Monday, December 20, 2010

Halfway Done

Well, with about a week or so to go before the end of the year, I’m halfway through editing the text to my first complete novel, “Considering How to Run.”

I’ve seen both good and bad. Good story, I think, with some good characters. But I’ve seen a lot that needs improvement. A lot I can see that led from my gonzo style of writing this novel – no outline to begin with at all – to some plot holes and chameleon characters that are going to have to be fixed and reconciled before I can call this novel complete. But, oh, the joy of editing a complete thing of my own creation! To know that I’m not reading this for someone else, but reading it in order to make something I made that much better. That pleases me a great deal.

I know it’s not perfect. I’ve got some major things to fix. But at least I’ve got a something, not just a vague notion, down on paper, in one complete form. The first draft. That’s a huge milestone. Editing it has been and will continue to be a pleasure because, despite its faults, I can see that I’m trying. I’m not just going through the motions, not at best simply sewing together forty or so blog posts into something that’s supposed to be whole. Oh, I’ve got some spots where the seams show, where the cloth is threadbare, but I’ve got it all here, ready and waiting to be fixed.

And I can do this.

As for the other part of the goal – the query letter: I know that’s not going to happen before the year ends. I’ve got to find potential agents, research them, then and only then craft that letter, based on advice issued by Nathan Bransford, a former literary agent himself, on his blog. That blog’s a treasure-trove for wannabee writers like me.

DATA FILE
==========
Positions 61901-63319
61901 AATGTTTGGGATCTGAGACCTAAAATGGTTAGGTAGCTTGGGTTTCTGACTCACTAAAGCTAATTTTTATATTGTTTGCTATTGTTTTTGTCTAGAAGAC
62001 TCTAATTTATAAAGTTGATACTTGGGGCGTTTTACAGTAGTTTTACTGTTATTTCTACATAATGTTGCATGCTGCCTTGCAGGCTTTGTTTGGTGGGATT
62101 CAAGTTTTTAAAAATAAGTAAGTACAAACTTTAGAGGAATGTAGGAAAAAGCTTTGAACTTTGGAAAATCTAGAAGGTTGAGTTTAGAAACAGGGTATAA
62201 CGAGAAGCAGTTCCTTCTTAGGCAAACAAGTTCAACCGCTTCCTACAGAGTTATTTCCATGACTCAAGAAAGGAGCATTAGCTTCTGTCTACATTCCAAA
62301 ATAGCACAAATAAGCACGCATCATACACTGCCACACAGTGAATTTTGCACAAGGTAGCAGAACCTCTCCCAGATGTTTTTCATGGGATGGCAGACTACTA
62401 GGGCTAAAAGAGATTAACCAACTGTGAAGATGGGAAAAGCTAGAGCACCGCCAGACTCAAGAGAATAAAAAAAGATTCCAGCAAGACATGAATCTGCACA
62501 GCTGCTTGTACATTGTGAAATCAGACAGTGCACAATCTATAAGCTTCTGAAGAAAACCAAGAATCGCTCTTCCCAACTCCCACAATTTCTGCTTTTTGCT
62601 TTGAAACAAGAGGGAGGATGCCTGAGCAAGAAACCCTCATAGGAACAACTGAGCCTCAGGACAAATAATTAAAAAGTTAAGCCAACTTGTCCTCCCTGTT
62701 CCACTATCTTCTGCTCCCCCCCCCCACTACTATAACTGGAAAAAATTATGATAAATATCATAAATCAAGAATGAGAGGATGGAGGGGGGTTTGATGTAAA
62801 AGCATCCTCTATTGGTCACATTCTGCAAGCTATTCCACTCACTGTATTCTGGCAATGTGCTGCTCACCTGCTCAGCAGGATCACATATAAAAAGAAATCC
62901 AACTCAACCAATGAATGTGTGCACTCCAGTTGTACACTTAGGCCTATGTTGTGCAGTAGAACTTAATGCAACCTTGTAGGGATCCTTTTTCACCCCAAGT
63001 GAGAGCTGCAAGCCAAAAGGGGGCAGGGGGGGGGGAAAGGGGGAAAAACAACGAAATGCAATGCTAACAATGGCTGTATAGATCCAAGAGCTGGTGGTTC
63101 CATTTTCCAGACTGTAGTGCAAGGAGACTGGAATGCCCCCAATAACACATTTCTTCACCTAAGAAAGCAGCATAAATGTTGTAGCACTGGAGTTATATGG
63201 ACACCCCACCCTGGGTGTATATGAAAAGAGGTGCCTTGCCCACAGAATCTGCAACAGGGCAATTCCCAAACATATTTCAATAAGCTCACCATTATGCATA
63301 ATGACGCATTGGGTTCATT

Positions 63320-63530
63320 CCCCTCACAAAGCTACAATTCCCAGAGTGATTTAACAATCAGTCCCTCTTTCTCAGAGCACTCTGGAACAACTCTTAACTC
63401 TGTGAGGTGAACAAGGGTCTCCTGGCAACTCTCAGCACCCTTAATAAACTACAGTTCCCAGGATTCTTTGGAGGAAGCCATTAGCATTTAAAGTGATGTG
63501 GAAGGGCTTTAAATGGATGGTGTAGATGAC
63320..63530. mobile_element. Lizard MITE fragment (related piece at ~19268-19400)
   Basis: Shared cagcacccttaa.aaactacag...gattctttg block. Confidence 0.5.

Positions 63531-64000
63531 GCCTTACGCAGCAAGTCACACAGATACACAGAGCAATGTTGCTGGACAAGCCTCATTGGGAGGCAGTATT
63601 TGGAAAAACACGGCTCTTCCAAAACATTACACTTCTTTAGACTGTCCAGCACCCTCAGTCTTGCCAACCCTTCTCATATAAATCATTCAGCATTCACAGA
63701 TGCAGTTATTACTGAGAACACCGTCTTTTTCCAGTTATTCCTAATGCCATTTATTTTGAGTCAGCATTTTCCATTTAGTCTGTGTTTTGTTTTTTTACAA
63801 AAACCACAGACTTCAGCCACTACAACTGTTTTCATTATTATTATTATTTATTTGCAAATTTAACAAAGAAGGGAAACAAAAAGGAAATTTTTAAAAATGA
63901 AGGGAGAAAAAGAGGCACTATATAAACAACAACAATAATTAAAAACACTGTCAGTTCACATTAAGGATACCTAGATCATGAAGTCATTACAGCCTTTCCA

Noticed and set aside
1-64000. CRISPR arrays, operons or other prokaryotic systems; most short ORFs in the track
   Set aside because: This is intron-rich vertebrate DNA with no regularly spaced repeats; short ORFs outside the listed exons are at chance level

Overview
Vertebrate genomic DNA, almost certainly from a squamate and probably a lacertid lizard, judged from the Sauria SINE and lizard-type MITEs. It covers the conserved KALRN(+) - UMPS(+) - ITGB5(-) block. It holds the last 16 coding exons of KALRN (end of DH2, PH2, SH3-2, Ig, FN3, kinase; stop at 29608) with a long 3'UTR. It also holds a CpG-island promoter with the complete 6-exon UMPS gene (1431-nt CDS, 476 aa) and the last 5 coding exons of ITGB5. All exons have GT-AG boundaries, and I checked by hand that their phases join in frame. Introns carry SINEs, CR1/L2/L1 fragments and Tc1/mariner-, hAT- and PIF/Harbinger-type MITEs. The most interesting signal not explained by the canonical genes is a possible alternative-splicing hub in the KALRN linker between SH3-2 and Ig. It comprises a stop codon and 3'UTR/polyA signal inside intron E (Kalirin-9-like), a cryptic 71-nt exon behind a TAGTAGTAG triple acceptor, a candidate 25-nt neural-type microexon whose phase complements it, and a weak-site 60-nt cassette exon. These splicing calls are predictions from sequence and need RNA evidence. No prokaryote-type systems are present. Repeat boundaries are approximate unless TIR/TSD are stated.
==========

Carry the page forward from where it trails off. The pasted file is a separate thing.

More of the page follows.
So, how am I approaching the editing? Here’s a breakdown:
  • A higher level of edit. While I am catching the occasional typo, what I’m focusing on mainly is a more than mechanical level of edit. I’m looking for the way things flow, the way things work together, and the ways they don’t. I’m asking myself a lot of questions in the margin, asking myself “What do I mean by that,” “This is contradictory to something you wrote earlier, right?” “This character seems uncharacteristically mean. Where are the hints of kindness?” Just lots of things to get me thinking.
  • A character map. I’m also writing out a bar graph to show who my main and ancillary characters are, how they relate to one another and different parts of the story, and who they are. I’m doing this to make sure I’m using the characters as I intended, and not at cross purposes.
  • Repeats. I noticed today that in this book, I use a situation that I repeat in the second book. I’ll have to study why I put it in the first because it works better in the second, or if I can repeat the situation for better effect in the second book, echoing the first, just to show the interrelation of the characters and situations. I’m sure other authors do this, but until you’re actually writing your own, you don’t realize how important it is to get everything just exactly right.
I’ve got to say that having put this novel away for a few months, I can come back to it with fresh eyes and while I’m seeing its warts, I’m also seeing still the potential that initially got me started down this road nearly a year ago.

Ah-ah. Found it. Started this book, or at least put up its first post, on Feb. 19, 2010. So I feel plenty good that I’m now editing an 80,000-word first draft that came from this initial 885-word post. Though it does seem weird to think that the first post contains just over one percent of the completed first draft.

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